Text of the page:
FDA vaping regulations cleared to continue after Supreme Court declines to hear challenge to authority

Mississippi vape shop said Congress gave too much decision-making authority to FDA

The Supreme Court Monday declined to hear a case that could have severely limited the authority of the executive branch to regulate the vaping industry – leaving in place the basis for the government's heavy regulations on the sector.

The case pitted Big Time Vapes Inc., a vape shop in Mississippi, against the Food and Drug Administration (FDA). The case turned on whether Congress gave the FDA too much authority in the 2009 Tobacco Control Act (TCA), which allowed it to extend regulations that previously applied to only cigarettes and smokeless tobacco to other "tobacco products."

The industry has argued that vapes have the potential to significantly reduce the harm caused by cigarettes, while others warn the appealing flavors of the products could defeat that purpose by hooking young people who otherwise would not have smoked.

The FDA extended TCA regulations in 2016, deeming it to apply to cigars, pipe tobacco and vaping products. It subsequently also issued a slew of regulations on vapes under the Trump administration. 

This Jan. 31, 2020, photo shows various brands and flavors of disposable vape devices at a store in the Brooklyn borough of New York. The Supreme Court declined to hear a case that could have severly limited the FDA's authority to regulate vapes on M


Big Time Vapes emphasized the market significance of the FDA regulations on the industry: "The FDA’s Regulatory Impact Analysis promulgated with the Deeming Rule estimated that the Rule would cause 54% of ENDS delivery system hardware products to exit the market and 50% to 87.5% of e-liquid products to exit the market."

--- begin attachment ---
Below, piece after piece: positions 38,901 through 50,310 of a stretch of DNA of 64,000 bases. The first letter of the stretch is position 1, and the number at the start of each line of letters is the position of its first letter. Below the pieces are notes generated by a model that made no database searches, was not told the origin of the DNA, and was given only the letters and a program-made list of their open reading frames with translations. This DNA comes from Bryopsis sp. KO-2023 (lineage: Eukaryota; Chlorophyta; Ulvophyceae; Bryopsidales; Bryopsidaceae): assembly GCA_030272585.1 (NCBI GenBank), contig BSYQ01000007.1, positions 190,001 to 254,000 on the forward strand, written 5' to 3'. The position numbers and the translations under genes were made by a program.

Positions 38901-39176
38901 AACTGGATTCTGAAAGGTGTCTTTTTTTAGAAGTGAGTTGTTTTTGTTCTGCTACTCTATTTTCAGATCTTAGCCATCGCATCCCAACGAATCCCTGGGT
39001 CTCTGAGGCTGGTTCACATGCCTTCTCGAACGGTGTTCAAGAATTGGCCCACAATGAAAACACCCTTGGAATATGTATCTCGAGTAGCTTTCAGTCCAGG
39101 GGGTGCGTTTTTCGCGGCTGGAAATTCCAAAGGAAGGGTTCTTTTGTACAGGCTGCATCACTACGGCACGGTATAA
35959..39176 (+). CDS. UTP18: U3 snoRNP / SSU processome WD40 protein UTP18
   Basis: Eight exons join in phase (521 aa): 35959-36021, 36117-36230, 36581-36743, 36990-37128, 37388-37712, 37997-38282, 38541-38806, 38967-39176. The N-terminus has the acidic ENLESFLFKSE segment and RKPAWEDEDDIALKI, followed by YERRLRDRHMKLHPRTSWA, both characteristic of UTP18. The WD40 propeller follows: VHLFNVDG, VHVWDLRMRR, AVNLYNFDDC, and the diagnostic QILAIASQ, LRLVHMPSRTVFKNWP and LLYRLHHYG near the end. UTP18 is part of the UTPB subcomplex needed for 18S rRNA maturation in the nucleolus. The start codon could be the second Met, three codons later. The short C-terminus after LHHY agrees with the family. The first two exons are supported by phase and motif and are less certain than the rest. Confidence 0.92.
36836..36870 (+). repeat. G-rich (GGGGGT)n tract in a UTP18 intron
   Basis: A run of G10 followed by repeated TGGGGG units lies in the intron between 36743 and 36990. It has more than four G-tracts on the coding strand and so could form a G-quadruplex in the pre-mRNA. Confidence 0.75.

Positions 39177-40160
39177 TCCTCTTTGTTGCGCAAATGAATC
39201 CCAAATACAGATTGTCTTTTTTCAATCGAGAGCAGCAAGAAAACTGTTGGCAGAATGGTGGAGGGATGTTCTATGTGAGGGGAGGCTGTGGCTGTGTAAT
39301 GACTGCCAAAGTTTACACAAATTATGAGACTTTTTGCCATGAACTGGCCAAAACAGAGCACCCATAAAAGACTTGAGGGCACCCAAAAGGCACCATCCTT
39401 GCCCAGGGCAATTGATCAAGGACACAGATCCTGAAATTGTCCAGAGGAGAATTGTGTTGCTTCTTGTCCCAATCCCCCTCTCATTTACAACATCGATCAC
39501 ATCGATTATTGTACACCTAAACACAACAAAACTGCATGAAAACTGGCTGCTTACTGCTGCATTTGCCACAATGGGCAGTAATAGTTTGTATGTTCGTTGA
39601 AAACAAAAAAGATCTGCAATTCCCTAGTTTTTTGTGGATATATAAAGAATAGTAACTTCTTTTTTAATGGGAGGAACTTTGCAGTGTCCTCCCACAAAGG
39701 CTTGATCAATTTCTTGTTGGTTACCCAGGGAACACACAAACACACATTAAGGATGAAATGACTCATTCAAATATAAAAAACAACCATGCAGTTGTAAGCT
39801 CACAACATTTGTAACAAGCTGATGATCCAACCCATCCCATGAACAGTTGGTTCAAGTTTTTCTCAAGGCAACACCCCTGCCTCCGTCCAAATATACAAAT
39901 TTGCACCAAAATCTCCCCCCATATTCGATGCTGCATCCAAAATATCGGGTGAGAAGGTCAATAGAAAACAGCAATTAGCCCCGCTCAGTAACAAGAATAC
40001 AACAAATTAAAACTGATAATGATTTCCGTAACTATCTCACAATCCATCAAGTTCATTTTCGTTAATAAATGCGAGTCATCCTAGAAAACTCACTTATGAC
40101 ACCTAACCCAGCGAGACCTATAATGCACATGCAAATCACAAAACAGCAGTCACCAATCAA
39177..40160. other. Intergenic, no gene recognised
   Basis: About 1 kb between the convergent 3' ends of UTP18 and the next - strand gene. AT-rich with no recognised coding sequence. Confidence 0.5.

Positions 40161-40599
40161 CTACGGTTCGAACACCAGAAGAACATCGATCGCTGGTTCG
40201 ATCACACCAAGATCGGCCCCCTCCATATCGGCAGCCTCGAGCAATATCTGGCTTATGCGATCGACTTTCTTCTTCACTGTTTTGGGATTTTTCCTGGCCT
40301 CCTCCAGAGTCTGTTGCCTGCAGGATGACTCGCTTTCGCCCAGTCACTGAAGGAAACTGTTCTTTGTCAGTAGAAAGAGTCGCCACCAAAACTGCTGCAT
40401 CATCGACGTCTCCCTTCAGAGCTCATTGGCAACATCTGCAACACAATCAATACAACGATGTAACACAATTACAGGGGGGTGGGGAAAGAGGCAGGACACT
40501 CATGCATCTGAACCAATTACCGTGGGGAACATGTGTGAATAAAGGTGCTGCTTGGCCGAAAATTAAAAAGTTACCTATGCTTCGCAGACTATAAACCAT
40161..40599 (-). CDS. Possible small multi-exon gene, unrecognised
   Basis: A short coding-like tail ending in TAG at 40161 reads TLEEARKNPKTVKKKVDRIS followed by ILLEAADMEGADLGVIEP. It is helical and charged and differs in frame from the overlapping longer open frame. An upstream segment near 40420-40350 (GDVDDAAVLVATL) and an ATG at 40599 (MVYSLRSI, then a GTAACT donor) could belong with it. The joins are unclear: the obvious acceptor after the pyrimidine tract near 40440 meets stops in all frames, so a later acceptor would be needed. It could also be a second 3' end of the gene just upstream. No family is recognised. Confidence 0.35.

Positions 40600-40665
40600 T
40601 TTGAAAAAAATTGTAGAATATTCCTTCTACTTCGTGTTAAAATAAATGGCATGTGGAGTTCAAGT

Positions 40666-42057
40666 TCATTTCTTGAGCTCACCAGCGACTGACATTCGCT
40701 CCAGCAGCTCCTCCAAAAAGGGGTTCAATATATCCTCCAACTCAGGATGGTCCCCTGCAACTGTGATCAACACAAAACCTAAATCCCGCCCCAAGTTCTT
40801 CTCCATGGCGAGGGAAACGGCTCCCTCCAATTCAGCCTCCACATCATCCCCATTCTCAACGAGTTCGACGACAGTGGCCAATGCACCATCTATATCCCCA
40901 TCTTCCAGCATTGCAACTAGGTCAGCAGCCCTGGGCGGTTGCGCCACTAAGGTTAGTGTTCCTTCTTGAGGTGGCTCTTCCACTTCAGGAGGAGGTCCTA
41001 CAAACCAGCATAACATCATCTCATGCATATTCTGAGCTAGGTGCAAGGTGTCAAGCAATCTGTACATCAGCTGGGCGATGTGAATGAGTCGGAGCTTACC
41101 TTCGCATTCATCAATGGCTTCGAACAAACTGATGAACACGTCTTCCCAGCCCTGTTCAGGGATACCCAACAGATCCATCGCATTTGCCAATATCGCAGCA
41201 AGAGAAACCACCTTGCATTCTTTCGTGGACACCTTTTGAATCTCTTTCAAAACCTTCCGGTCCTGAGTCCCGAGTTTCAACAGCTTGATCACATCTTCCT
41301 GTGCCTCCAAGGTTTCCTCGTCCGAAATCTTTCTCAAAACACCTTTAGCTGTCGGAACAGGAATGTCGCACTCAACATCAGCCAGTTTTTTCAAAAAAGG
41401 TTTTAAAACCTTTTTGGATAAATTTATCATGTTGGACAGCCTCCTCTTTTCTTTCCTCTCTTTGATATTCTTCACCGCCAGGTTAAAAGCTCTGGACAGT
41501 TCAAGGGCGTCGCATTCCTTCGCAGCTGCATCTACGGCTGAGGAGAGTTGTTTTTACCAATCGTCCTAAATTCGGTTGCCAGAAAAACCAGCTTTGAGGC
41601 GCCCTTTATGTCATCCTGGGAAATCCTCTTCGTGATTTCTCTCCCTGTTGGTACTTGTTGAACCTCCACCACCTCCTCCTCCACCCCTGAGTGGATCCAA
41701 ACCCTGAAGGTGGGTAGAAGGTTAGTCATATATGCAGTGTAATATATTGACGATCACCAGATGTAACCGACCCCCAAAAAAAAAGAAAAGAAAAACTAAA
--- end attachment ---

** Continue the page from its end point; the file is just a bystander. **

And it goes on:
The vape shop said that because the law gave the FDA "no guidance as to the circumstances under which the Secretary should regulate additional products," such decisions fell unconstitutionally to the FDA's "unbridled discretion." 

This is contradictory to the "nondelegation doctrine," the vape shop said, because there was no "intelligible principle" given to guide FDA decision-making. 

By declining to hear the case, the Supreme Court allowed the lower-court rulings against the vape shop and upheld the FDA's regulatory authority to stand. 

The FDA under the Biden administration argued the context of the law gave it a broad mandate to regulate products that could lead to people becoming dependent on nicotine. 


"In the definitions, findings, and statements of purpose that it included in the TCA, Congress laid out intelligible principles with appropriate boundaries for FDA to apply," the FDA wrote in a brief. "[T]hat FDA should comprehensively regulate the tobacco industry to protect the public from nicotine dependence, tobacco-related health risks, and false and misleading advertising – with a particular emphasis on protecting children from such dangers."

The Supreme Court is nearing the end of its term with about two-dozen cases left to resolve. The new Republican-appointed majority, including Justice Amy Coney Barrett, will be watched closely during this time to see how it handles major cases on speech, religion, health care and more.